It turns out that the human brain may not be as mysterious as it has always seemed to be. Researchers at George Washington University, led by Mohamad Koubeissi, may have found a way to turn human consciousness on and off by targeting a specific region of the brain with electrical currents. For brain researchers, unlocking the mystery of human consciousness has always been viewed as one of the keys for eventually building an artificial brain, and so this could be a big win for the future of brain research.
What the researchers did was deliver a serious of high frequency electrical impulses to the claustrum region of the brain in a woman suffering from epilepsy. Before the electric shocks, the woman was capable of writing and talking. During the electric shocks, the woman faded out of consciousness, and started staring blankly into space, incapable of even the most basic sensory functions. Even her breathing slowed. As soon as the electrical shocks stopped, the woman immediately regained her sensory skills with no memory of the event. The researchers claim that this test case is evidence of being able to turn consciousness on and off.
Granted, there’s a lot still to be done. That George Washington test, for example, has only been successfully performed on one person. And that woman had already had part of her hippocampus removed, so at least one researcher says the whole experiment must be interpreted carefully. There have been plenty of scientific experiments that have been “one and done,” so it remains to be seen whether these results can be replicated again.
But it seems that we are getting closer and closer to the day when we unlock the mysteries of human consciousness. While centuries of human development have led to a popular view of consciousness as something deeply existential — akin to a gift from the gods — modern researchers have a much more pedestrian view of consciousness – it’s simply the ability to process a number of sensory tasks at the same time and put all the perceptions from different regions of the brain together as part of one unifying experience.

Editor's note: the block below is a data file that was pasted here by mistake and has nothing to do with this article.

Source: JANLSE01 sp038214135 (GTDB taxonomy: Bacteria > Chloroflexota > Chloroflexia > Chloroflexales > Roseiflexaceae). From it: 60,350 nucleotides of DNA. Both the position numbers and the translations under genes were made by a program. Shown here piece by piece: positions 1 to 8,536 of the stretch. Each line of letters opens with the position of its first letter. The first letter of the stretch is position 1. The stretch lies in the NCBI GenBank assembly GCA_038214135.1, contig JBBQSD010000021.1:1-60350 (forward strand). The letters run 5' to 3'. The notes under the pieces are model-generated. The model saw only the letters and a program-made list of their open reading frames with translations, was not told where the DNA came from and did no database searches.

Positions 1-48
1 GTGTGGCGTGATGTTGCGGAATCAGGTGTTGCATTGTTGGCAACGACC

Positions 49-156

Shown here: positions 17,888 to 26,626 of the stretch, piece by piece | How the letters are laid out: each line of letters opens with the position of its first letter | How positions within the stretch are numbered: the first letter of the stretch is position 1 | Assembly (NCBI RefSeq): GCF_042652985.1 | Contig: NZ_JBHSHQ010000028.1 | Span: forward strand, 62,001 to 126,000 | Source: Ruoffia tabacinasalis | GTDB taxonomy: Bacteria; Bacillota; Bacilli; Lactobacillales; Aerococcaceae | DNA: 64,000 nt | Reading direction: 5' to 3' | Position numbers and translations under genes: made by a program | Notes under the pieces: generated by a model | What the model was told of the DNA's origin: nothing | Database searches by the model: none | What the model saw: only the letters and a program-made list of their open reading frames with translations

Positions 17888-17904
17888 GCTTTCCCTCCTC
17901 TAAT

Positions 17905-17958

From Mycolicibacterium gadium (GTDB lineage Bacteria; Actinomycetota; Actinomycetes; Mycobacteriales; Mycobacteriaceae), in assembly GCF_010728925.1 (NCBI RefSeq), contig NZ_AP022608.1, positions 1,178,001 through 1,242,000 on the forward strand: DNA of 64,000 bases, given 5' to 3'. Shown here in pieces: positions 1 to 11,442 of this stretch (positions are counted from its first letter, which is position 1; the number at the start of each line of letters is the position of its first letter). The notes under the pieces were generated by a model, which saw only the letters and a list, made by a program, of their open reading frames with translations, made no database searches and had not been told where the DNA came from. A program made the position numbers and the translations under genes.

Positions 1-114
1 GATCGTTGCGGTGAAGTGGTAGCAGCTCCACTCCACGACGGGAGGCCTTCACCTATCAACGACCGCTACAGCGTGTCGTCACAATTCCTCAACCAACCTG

Koubeissi from the George Washington research team even has an easy-to-understand analogy for it: human consciousness is similar to the ignition key for a car. A car is marvelously complex piece of machinery capable of performing at high speeds. And, yet, without a key to turn the car on and off, it’s basically just a really expensive heap of metal, as Koubeissi suggests:
A car on the road has many parts that facilitate its movement – the gas, the transmission, the engine – but there’s only one spot where you turn the key and it all switches on and works together. So while consciousness is a complicated process created via many structures and networks – we may have found the key.
And if you don’t like that analogy – here’s another one: Francis Crick (yes, that Francis Crick) once compared consciousness to an orchestra director capable of binding together all the perceptions in our brain into one unifying experience. The brain, in short, requires a director to make beautiful music.
If we can locate the source of human consciousness in the lab, it seems to be only a matter of time when we can create computers and machines that also contain a form of consciousness. Machines would process the sensory perceptions around them in parallel, and leave it up to this artificial consciousness to make sense of it all. At which point, it might become impossible to differentiate between human consciousness and artificial consciousness.
In science fiction terms, the machines would be “alive.” Once we know what part of the brain is responsible for consciousness — the claustrum — we would theoretically be able to reverse-engineer it in the digital realm: maybe not in exact structure, but at least in function. Since the claustrum is located deep in the brain, researchers have until now mostly ignored it.
That’s the exciting part of the new human brain initiatives that have been unveiled over the past two years, such as the $100 million BRAIN initiative of the Obama Administration. We are progressing to the point where creating an artificial brain doesn’t seem so impossible after all. A roadmap of the brain – including all the regions once impenetrable to researchers – will guide us to a new understanding of the human brain, transforming once-mystical notions like emotions and consciousness into a set of algorithmic instructions so easy to follow even a bot could do them.